Methods: A total of 2,755 Han Chinese participants of the Genetic Epidemiology Network of Salt Sensitivity (GenSalt) baseline examination were eligible for this study. The associations of 43 tag single nucleotide polymorphisms (SNPs) in ENaC genes with BP changes and hypertension incidence were assessed using mixed models to account for the correlations of repeated measures among individuals and within families. A genotype by time interaction term was used to model differences in longitudinal BP change according to genotype over time. Gene-based analyses were conducted using the truncated product method. The Bonferroni method was used to adjust for multiple testing in all analyses.

Results: During an average of 7.4 years follow-up, systolic BP (SBP) and diastolic BP (DBP) increased, and approximately 33% of participants developed hypertension. SCNN1A SNP rs11064153 and SCNN1G SNP rs4401050 were significantly associated with longitudinal changes in SBP after adjustment for multiple testing (P interaction = 5.8×10(-4) and 0.001, respectively). Similar but nonsignificant trends were observed for the associations between both rs11064153 and rs4401050 and DBP changes (P interaction = 0.024 and 0.005, respectively) and between rs11604153 and hypertension incidence (P = 0.02). Gene-based analyses also supported the overall association of SCNN1G with longitudinal changes in SBP (P = 2.0×10(-4)).

Conclusions: Our findings indicated that SCNN1A and SCNN1G may contribute to BP changes over time in the Han Chinese population. Replication of these findings is warranted.
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http://dx.doi.org/10.1093/ajh/hpu060DOI Listing
http://www.ncbi.nlm.nih.gov/pmc/articles/PMC4263940PMC
November 2014

An empirical comparison of meta-analysis and mega-analysis of individual participant data for identifying gene-environment interactions.

Genet Epidemiol 2014 May 9;38(4):369-78. Epub 2014 Apr 9.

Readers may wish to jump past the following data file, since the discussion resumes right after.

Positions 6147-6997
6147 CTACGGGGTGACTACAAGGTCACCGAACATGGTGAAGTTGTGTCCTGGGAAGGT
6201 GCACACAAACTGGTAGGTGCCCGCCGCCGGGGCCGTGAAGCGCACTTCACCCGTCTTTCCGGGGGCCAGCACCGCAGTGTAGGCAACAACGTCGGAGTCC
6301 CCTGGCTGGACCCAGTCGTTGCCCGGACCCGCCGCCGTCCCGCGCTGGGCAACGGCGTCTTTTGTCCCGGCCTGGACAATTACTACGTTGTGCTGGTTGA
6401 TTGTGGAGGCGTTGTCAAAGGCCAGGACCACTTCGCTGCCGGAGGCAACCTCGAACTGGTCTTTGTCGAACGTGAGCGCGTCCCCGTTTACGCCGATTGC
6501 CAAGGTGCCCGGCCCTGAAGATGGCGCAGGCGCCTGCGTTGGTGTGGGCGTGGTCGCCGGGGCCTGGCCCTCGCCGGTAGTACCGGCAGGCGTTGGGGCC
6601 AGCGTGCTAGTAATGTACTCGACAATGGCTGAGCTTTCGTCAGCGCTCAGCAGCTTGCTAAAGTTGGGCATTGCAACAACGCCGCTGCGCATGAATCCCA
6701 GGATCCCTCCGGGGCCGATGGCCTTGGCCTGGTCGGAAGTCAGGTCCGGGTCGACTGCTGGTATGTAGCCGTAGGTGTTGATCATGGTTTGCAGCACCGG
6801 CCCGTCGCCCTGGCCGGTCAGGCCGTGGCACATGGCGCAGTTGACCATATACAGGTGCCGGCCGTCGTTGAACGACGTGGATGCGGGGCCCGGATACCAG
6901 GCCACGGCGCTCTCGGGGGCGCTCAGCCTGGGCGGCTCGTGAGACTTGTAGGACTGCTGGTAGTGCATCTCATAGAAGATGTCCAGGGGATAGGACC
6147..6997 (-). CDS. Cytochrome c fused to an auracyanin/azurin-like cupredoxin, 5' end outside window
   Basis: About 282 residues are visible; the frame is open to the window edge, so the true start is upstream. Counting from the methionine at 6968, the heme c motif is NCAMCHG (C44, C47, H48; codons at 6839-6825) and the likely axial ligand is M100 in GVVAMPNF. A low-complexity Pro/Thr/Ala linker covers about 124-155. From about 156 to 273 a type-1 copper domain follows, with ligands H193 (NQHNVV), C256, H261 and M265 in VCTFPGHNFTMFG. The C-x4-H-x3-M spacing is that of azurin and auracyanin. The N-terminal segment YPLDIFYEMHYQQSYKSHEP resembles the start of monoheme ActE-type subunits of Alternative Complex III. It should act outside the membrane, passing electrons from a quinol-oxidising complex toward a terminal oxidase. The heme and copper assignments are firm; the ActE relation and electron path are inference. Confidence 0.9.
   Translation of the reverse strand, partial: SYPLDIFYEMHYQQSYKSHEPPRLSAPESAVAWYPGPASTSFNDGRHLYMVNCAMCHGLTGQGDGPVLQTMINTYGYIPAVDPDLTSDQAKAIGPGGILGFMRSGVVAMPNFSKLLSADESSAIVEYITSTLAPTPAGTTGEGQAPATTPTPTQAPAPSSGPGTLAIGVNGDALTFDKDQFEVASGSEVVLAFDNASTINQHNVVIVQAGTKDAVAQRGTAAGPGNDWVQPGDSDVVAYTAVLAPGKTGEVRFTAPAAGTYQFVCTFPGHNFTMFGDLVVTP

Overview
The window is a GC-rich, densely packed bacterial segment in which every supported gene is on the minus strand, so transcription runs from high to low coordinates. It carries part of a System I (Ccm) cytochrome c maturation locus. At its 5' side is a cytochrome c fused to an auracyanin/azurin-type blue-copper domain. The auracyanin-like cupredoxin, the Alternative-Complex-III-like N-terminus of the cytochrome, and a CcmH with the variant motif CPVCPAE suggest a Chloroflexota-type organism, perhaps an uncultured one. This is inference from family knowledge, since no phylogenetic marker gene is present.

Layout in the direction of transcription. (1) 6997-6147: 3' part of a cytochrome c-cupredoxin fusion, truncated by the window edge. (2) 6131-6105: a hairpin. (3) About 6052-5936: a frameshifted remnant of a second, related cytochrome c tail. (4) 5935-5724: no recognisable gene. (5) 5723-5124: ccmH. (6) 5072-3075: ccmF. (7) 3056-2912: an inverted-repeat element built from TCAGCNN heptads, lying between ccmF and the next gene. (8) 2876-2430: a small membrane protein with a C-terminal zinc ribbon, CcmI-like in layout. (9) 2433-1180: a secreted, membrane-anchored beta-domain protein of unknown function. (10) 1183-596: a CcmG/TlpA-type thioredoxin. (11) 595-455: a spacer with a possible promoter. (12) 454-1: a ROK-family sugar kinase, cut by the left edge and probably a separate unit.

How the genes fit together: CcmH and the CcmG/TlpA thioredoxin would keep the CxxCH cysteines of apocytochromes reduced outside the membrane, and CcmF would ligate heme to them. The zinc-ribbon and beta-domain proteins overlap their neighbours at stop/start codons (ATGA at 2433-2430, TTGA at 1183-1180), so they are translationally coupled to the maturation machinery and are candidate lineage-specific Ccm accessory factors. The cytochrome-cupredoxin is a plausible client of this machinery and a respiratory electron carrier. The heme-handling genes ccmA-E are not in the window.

Division of Biostatistics, Washington University School of Medicine in St. Louis, St. Louis, Missouri, United States of America.

For analysis of the main effects of SNPs, meta-analysis of summary results from individual studies has been shown to provide comparable results as "mega-analysis" that jointly analyzes the pooled participant data from the available studies. This fact revolutionized the genetic analysis of complex traits through large GWAS consortia. Investigations of gene-environment (G×E) interactions are on the rise since they can potentially explain a part of the missing heritability and identify individuals at high risk for disease. However, for analysis of gene-environment interactions, it is not known whether these methods yield comparable results. In this empirical study, we report that the results from both methods were largely consistent for all four tests; the standard 1 degree of freedom (df) test of main effect only, the 1 df test of the main effect (in the presence of interaction effect), the 1 df test of the interaction effect, and the joint 2 df test of main and interaction effects. They provided similar effect size and standard error estimates, leading to comparable P-values. The genomic inflation factors and the number of SNPs with various thresholds were also comparable between the two approaches. Mega-analysis is not always feasible especially in very large and diverse consortia since pooling of raw data may be limited by the terms of the informed consent. Our study illustrates that meta-analysis can be an effective approach also for identifying interactions. To our knowledge, this is the first report investigating meta-versus mega-analyses for interactions.
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http://dx.doi.org/10.1002/gepi.21800DOI Listing
http://www.ncbi.nlm.nih.gov/pmc/articles/PMC4332385PMC
May 2014